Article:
In a perfect world grandparents would have liberal access to their grandchildren through their relationship with their own children. Unfortunately, we do not live in a perfect world. Grandparents often find themselves in a tenuous position, carefully navigating the troubled waters and emotional minefields of a child’s hostile divorce, death of their child, or an unstable relationship with their child. These issues often give rise to grandparents having limited, conditional or even no access to a grandchild. What, then, are a grandparent’s rights to custody and parenting time with a grandchild? Can grandparents in Minnesota expect to be protected with regard to their relationship with their grandchildren?
There is good news for Minnesota’s grandparents. The state does provide protection for the relationship between grandparent and grandchild. There are specific statutory conditions that can result in a court-ordered visitation schedule if a grandparent finds that they have been denied any visitation with a grandchild or even if access is severely restricted. According to the details of Minnesota Statute 257C.08 (available online at www.revisor.mn.gov) these are some of the situations that can qualify a grandparent for a judicial hearing regarding their rights to visit their grandchild:
- One of the grandchild’s parents is deceased;
- The grandchild has lived with a grandparent for at least twelve months or
- The parents of the grandchild have been involved in legal proceedings related to divorce, separation and/or child custody.
Judicial proceedings will consider the quality of the relationship a grandparent has with a grandchild. The more positive contact within relationship history the higher the likelihood a judge will award a grandparent with court ordered visitation. Minnesota courts understand that grandparents are important role models for their grandchildren and provide love and support that improves the quality of the grandchild’s life.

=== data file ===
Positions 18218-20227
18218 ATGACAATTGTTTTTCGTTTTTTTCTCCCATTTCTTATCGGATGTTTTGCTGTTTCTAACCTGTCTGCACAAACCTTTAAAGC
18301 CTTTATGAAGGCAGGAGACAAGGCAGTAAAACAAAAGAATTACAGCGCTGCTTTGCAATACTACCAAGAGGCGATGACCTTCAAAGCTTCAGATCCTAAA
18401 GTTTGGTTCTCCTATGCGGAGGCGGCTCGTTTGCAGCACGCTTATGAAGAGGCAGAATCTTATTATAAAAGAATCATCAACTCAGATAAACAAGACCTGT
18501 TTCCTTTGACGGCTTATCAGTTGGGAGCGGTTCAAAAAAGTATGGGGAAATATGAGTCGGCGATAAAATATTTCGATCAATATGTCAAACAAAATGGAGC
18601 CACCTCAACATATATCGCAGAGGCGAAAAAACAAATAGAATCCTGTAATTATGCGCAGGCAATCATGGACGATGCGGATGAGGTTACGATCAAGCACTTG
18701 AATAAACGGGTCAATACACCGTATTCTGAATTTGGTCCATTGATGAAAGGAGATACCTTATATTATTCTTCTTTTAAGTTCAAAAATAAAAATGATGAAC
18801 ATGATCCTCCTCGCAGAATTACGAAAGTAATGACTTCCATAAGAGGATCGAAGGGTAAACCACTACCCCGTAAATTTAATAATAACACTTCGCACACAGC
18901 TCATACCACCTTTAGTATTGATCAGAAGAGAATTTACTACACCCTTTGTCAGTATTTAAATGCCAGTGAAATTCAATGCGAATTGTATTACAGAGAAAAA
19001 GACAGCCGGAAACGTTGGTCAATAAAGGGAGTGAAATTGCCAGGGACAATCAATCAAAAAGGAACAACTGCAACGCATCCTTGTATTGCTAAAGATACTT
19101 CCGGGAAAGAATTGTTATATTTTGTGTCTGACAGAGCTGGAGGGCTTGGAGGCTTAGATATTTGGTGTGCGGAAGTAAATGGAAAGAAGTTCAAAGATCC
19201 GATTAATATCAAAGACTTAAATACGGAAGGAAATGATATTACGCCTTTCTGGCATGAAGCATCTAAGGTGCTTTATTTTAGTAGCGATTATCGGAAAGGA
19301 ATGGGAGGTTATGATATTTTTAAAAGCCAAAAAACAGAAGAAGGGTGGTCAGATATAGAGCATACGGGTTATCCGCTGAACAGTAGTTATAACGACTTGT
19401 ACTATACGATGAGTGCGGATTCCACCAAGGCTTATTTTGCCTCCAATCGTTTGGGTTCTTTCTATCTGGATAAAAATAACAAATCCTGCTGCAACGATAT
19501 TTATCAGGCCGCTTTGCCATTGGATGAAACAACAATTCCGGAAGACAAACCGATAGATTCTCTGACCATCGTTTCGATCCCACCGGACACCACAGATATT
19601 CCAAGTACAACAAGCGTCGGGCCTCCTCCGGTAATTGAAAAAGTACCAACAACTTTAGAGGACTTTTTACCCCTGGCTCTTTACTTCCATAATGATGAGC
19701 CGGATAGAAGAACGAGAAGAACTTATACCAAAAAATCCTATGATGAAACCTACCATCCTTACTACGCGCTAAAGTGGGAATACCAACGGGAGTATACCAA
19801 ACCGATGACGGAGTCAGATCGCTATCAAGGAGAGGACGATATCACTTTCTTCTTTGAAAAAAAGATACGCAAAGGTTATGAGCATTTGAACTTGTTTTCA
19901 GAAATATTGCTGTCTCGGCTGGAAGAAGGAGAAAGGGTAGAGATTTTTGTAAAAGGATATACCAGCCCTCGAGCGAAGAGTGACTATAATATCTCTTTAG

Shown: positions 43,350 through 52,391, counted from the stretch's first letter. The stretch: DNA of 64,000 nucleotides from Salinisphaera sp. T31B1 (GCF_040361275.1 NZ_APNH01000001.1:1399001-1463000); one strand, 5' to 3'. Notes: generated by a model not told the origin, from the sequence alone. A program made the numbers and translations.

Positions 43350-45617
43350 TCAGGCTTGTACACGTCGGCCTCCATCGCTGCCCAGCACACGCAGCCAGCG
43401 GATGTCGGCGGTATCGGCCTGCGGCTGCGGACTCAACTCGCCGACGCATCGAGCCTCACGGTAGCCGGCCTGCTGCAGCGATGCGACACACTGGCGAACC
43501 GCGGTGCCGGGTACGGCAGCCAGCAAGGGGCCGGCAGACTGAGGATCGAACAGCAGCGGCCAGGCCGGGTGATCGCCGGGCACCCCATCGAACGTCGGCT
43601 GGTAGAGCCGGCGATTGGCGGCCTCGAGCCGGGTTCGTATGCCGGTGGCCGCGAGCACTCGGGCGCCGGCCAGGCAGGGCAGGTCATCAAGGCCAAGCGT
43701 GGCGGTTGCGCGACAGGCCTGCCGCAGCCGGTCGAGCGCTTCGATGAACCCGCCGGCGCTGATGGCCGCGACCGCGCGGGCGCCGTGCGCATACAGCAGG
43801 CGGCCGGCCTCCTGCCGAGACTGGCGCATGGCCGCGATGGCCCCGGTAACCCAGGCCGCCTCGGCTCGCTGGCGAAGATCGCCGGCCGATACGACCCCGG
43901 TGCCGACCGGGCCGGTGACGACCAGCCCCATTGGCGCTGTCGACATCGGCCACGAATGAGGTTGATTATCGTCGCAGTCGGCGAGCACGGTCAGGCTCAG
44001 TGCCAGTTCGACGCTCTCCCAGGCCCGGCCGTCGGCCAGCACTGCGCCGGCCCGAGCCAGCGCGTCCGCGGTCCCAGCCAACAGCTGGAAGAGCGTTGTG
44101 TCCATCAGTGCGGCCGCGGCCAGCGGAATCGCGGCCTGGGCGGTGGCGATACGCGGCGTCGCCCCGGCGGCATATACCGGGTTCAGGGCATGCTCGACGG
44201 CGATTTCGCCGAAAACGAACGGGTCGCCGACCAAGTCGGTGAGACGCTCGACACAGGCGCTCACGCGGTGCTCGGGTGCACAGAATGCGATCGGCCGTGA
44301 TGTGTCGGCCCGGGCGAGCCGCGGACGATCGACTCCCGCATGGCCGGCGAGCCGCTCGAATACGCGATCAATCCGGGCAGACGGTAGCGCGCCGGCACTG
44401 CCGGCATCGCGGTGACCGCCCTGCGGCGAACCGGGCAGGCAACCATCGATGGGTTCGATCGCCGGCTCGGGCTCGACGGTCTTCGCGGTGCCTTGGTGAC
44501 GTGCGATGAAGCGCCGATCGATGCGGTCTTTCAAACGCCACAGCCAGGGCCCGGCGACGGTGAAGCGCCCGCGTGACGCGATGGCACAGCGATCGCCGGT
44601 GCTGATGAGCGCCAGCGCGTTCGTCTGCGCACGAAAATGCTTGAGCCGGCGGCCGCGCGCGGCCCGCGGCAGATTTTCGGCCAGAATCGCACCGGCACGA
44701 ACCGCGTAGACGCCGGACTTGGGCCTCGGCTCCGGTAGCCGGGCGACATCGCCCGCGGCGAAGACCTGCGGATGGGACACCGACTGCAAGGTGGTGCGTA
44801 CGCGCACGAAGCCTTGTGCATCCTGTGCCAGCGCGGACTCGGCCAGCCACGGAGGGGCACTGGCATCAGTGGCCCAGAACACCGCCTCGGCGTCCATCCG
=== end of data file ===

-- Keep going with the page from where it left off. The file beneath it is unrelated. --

In essence, the courts interpret a grandparent’s relationship with a grandchild to be an extension of the the parent/child relationship. In cases of a parent losing parental rights to a child, a grandparent also loses right of access to the grandchild. Although Minnesota courts have historically been reluctant to interfere in such situations, with regard to what is in the best interest of the child, things seem to be changing in favor of grandparents.
The most critical questions the Minnesota judiciary considers where the grandparent/grandchild relationship is concerned are three-fold:
- Is the grandparent’s access affected due to the grandchild’s parents’ marriage dissolution?
- Will court-ordered visitation between the grandparent and grandchild serve the best interest of the child?
- Will court-ordered visitation between the grandparent and grandchild interfere with the parent/child relationship?
It is important for grandparents to understand that, although Minnesota does have laws in place to make it easier to remain involved in the lives of their grandchildren despite complicated family relationship issues, the State’s first priority is to protect the parent/child relationship. The rights of grandparents do not extend to interfering with the parent’s relationship with their child. If a grandparent feels their relationship with a grandchild is threatened by one, or both, parents it is critical to not retaliate but to patiently appeal to the courts.
In every situation the court’s position is to determine what is in the best interest of the child. Even if a grandparent has been accused of interfering with the parent/child relationship, if there is no supportive evidence the court will disregard unsupported allegations. A grandparent may still be awarded visitation with the grandchild.
If a grandparent appeals to the courts, requesting visitation with a grandchild, it is possible that such a request may be denied. If no amicable agreement can then be reached between the parents and the grandparent regarding access to the grandchild, a grandparent has to wait for at least six months to file a petition for another hearing.
If you are a grandparent and are being denied access to your grandchild, please contact us. We can help you understand your rights and counsel you on the steps you can take to restore your relationship.